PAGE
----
Thank you, Greece. You have made plain, finally, the folly of having a common currency, the Euro, without a common economic policy to back it. And of course a common economic policy is impossible when economic decisions are being made by a dozen different governments, with conflicting social and economic priorities, representing countries with different levels of economic development. One government is worried about inflation, another with high unemployment, yet another with rising deficits. Each country is using the Euro, yet each country's government is independently implementing contrasting or even conflicting economic policies. This cannot work.
It reminds me of my neighbour, who built a tree house supported both by the living tree and by poles. While the poles remained fixed in the ground, the tree grew, slowly tearing the tree house apart. The same problem is presented by a common currency used by the large, highly developed economies of France, Germany or Italy, and the smaller, less developed economies of Central Europe, Spain and Portugal.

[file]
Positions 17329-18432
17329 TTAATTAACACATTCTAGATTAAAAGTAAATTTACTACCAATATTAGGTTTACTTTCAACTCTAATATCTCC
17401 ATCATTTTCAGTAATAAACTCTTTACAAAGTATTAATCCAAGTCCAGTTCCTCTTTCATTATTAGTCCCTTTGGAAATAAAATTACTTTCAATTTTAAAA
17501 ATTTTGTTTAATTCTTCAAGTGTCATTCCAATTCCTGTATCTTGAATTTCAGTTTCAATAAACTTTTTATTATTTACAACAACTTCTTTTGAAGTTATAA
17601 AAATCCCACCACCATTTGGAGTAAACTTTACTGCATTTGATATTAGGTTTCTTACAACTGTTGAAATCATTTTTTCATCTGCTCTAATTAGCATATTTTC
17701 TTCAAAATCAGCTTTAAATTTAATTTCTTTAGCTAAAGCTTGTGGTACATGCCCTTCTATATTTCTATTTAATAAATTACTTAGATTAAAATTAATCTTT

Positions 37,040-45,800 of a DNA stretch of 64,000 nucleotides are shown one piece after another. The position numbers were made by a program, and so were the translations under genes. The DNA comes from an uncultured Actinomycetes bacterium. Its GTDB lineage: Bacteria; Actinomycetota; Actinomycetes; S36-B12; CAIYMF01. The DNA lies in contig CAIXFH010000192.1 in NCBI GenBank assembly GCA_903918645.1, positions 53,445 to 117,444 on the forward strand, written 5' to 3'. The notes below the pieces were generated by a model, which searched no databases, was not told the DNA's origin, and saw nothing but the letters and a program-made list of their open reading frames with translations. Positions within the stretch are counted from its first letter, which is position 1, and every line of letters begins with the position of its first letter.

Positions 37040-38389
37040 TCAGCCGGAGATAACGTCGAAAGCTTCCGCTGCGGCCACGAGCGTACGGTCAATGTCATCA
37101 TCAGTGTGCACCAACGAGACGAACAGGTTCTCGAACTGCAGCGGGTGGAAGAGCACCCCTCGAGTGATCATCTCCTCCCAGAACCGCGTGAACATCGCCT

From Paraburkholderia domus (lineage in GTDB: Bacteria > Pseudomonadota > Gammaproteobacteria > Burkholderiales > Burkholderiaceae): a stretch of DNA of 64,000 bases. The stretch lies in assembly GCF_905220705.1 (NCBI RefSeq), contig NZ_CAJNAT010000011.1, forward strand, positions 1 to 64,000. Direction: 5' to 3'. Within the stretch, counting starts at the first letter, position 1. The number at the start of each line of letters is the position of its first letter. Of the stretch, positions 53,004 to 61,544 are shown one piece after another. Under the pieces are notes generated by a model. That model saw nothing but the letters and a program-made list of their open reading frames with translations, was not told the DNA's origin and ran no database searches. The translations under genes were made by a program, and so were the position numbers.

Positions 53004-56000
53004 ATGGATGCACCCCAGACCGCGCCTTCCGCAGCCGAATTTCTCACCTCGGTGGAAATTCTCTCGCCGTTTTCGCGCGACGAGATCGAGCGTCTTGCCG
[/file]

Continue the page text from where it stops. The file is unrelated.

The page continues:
This crisis will be a turning point for Europe. The status quo has failed. Europe must either create a unified economic policy, implemented by the European Union, or discard the Euro (and any dream of a future European State) to return to the use of francs, deutsche marks and lire. The latter would be a disaster, both economically and politically, for Europe. There is really no choice but to move forward. The E.U. must create a European Department/Ministry of Finance to set a single, E.U.-wide economic policy.
If the E.U. controls economic policy, it will mean a loss of sovereignty for European nations. But this was always the inevitable result of adopting a common currency. The E.U. has acted, up until now, as a confederation of independent states. No one is a citizen of the E.U. or pays taxes directly to the E.U., although representatives to the European Union are now directly elected (a sign of a federal, rather than confederal system). Confederation, however, is no longer adequate, and the slow and halting evolution of the E.U. towards federation must be accelerated. Fence-sitting countries, such as the U.K., which have not adopted the Euro, must decided whether they want to be part of the federation, or not. In or out. Because in a federation, unlike a confederation, you are either citizens, or you are not.